Were I to say this to my family, my Mom would make the all too familiar circly finger near the ear sign. Everyone else would want to run away. I don't come from a poetic sort of family. Maybe there are no poetic sorts of family? Do some families read poetry together? Even kids' rhymes? Or is that some fantasy I have of a never-really-happened Victorian childhood?

Anyway, I'm trying to figure out some pattern, some theme, something to hold my teaching of the text together. If anyone has suggestions about how they approach teaching a book of poetry as a book, I'd love to hear.

I'm thinking of assigning some Billy Collins early on, probably this as a starting point for the second day: "Introduction to Poetry"

The book will come later in the semester, pretty near the end.

Tell me what you do to help studnets "get" poetry, especially a book, please!

Reading Hunger Games

I borrowed my niece's copy and read it yesterday. It's a disturbing book, maybe more disturbing to an adult than to a kid? I hardly slept last night, partly because of the book.

Anyway, it's an amazingly quick read. Compared to what I usually read, wow, quick.

I'm intrigued by some of the plot points: the protagonist is a teen girl, and already thinking about how she doesn't want to have kids. But there's no sense of how one might have sex and not get pregnant. There's some sense of her not being ready for a sexual relationship, but being on the verge of being ready.

The book also plays a bit with compulsory heterosexuality as compulsory, but the protagonist sees it as compulsory and resists somewhat.

I can't decide if I want to read the next book in the series. I have to admit I was disappointed at where it ended, but I really want a sense that there's a beginning of change.

Going Crazy


X: I really like this cat toy.

Me: Yes, it's cool.

X: I really like it.

Hours later:

X: I really like this cat toy.

Me: Yes, it's cool.

X: I really like it.

Rinse and repeat with a small selection of other topics. It's like being in a rerun of Seinfeld, except the repetition isn't quick and witty.

Wednesday, December 22, 2010


/auc wtb fbss

No, not really.

I'm heading out shortly; I've packed mostly, but I have a couple more presents to wrap.

And, of course, earlier today I got an email from a student in a panic because s/he had (according to the email) gotten an F in a course because s/he turned a final paper in on time but to the wrong faculty box. And now the student is in a panic because s/he has gotten an email response from the faculty member indicating that the faculty member is not checking emails regularly until the new term.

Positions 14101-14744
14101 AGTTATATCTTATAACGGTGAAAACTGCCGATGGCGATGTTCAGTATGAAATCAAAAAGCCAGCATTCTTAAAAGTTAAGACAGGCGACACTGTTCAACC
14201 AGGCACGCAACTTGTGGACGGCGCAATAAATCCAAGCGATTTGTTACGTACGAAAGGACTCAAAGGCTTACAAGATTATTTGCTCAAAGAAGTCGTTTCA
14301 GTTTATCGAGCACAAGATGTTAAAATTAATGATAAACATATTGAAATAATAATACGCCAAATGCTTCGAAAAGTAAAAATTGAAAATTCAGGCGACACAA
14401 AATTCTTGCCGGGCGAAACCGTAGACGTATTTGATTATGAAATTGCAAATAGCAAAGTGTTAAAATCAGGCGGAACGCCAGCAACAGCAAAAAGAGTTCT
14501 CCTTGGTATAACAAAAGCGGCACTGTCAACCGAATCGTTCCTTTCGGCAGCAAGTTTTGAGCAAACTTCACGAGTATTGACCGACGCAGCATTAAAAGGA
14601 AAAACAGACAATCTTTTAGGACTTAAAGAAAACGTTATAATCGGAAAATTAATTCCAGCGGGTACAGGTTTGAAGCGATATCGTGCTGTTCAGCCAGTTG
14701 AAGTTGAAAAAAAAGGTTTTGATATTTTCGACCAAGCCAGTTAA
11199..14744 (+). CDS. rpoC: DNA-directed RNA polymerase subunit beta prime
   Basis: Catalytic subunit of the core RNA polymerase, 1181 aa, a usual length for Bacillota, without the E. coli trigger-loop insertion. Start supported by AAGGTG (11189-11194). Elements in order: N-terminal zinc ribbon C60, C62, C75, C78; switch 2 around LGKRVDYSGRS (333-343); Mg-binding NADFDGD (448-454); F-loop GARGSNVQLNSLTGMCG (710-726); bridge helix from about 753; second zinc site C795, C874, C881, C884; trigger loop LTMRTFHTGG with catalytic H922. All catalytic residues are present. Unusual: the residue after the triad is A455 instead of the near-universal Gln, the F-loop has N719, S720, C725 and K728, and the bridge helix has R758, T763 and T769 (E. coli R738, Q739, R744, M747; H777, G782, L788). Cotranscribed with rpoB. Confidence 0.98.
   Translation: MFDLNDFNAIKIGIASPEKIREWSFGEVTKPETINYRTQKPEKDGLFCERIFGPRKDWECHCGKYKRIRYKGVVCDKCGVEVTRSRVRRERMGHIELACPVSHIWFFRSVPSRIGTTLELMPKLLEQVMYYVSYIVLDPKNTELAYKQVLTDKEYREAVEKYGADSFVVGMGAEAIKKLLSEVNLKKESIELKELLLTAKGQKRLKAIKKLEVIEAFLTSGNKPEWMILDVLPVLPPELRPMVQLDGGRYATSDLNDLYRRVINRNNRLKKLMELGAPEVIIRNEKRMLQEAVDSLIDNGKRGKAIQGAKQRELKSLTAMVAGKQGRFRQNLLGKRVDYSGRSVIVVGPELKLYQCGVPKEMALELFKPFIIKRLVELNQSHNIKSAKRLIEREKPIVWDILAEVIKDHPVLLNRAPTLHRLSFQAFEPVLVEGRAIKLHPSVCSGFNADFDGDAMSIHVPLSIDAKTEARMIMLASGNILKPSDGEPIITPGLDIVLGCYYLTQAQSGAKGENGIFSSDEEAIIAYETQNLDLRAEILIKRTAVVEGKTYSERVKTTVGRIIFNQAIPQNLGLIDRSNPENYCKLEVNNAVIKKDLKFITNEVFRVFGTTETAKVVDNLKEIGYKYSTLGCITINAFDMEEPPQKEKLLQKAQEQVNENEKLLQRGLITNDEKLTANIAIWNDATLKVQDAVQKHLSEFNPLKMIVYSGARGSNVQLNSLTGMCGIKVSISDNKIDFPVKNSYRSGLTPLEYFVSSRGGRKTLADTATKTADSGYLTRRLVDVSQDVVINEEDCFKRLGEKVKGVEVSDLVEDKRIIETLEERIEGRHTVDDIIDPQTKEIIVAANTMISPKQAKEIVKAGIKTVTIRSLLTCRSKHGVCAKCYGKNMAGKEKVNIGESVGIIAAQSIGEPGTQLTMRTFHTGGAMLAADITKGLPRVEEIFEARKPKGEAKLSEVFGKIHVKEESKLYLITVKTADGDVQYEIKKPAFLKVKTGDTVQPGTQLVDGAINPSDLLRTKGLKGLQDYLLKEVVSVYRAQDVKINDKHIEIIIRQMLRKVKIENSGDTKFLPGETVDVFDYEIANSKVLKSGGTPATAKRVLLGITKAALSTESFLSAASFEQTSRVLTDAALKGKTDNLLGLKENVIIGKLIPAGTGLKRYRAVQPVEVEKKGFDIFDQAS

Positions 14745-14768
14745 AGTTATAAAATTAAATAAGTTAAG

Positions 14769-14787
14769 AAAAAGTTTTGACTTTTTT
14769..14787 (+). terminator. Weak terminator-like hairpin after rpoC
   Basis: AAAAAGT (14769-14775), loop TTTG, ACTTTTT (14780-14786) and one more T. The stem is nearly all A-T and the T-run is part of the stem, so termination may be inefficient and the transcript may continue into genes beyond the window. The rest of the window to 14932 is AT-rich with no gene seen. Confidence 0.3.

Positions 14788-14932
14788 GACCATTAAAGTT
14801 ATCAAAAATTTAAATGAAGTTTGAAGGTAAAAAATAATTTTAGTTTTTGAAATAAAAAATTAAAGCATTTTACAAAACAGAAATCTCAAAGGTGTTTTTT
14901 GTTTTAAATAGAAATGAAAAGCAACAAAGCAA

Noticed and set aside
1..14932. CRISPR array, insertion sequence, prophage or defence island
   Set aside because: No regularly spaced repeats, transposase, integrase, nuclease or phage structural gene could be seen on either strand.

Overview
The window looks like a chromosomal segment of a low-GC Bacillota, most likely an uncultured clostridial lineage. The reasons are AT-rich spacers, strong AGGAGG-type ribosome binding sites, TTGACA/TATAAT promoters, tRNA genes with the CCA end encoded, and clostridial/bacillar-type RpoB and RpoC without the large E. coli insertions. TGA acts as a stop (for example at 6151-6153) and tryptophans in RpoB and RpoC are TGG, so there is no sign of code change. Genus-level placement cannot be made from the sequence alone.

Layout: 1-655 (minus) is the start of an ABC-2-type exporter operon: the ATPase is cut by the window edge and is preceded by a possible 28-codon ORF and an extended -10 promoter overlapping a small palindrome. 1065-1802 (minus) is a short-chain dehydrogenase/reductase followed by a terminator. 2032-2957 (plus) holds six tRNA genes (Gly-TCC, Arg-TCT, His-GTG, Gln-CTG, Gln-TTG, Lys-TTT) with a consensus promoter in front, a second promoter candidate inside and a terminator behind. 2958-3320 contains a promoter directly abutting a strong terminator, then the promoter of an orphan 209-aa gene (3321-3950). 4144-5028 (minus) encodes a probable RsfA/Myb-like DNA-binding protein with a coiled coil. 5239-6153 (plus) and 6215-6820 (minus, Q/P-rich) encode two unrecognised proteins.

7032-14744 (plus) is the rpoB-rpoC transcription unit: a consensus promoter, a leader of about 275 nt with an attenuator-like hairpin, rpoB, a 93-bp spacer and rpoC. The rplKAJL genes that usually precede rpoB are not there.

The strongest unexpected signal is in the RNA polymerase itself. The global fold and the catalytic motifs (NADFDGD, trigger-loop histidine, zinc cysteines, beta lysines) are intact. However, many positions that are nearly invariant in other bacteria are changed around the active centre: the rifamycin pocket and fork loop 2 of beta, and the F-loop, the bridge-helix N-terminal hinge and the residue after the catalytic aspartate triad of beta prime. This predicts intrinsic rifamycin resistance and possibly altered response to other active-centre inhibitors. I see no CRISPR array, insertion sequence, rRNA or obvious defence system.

Basically, the student wants a do-over. S/he wants the faculty member to accept the paper, grade it, and change the course grade accordingly.

And that's not unreasonable if the story checks out. But, it's also not unreasonable for the faculty member to refuse to accept the paper and grade it after having done all the work for the semester already.

So why did I get the panicked email? I'm not quite sure. There's nothing I can do except email the student to say that it makes perfect sense to me that the faculty member isn't checking email and that the student should patiently wait until next term to contact the faculty member.

I'm guessing the student is mostly in a panic stage and wants to be reassured that it will be okay and s/he can have his do-over. But I can't do that, of course. Nor would I if I had the power. But I did send an email.

And then I set my auto-out-of-office response.

Have safe travels if you're traveling; keep warm if you're in cold country.

Hold pulls. AFK. BBS.

Monday, December 20, 2010


One of my friends is leaving for a new job. I'm happy for my friend because it will be a much better fit. But I'm unhappy for me because I'll miss my friend and my friend's partner.

We got together with some other folks the other day. My friend seemed sort of grumpy, as if everyone were supposed to ask how the job search is going. But, of course, being polite, we weren't about to ask, so my friend just announced it. Some, I think, knew ahead. Some didn't.

My friend and the partner were talking about how much better things are in the other state, especially in terms of higher education.

So I'm feeling a bit sorry for myself this morning. Many of my friends have gone to visit family, and the few of us who are around now are busy either with grading (which is what I should be finishing right now) or with family preparations. But I want to be entertained. (And not grade, though I should be doing that.)

The same thing seems to be happening with bloggers; lots of people are too busy to post much. (Guilty.)

Entertain me, people!

My car's in the shop for the morning getting rear brakes, a new battery, new tires, and getting the heater blower checked, and (I hope) getting the CD player put back sans the CD that was stuck in there. So I can't even run errands and pretend I'm doing something useful.